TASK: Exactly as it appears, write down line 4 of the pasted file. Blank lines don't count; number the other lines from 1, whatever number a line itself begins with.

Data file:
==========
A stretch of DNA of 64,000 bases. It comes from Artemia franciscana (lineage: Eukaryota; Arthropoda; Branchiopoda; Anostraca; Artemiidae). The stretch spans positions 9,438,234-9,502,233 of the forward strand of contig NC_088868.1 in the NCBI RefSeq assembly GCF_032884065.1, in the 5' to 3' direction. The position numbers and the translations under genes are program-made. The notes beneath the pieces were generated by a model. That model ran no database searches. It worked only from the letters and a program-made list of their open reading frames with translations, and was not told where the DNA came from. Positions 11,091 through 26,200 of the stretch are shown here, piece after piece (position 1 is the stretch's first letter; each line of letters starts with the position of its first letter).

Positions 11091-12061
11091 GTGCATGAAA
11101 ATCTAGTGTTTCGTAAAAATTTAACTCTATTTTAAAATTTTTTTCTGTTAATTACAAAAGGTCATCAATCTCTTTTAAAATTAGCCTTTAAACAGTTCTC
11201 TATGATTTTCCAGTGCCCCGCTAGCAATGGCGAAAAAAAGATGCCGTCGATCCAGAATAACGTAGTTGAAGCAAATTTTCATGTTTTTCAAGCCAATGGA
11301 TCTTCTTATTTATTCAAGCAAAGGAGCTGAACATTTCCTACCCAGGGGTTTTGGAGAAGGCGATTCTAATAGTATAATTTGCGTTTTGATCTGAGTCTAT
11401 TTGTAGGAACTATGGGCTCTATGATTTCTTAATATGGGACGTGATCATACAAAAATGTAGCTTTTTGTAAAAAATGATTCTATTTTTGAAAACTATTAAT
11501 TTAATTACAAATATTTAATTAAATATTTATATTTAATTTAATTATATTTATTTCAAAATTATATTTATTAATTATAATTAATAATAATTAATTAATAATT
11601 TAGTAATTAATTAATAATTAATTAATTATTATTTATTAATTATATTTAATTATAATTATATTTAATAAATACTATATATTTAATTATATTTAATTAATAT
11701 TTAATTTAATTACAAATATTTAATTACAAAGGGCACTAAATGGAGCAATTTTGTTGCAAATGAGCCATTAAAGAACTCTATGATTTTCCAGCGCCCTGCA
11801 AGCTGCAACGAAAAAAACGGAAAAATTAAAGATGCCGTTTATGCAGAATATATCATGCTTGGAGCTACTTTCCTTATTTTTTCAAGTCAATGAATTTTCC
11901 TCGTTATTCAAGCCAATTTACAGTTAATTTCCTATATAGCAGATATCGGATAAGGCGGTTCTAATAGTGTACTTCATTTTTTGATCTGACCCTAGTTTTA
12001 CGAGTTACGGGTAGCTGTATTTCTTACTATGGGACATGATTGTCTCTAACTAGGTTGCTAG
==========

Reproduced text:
11101 ATCTAGTGTTTCGTAAAAATTTAACTCTATTTTAAAATTTTTTTCTGTTAATTACAAAAGGTCATCAATCTCTTTTAAAATTAGCCTTTAAACAGTTCTC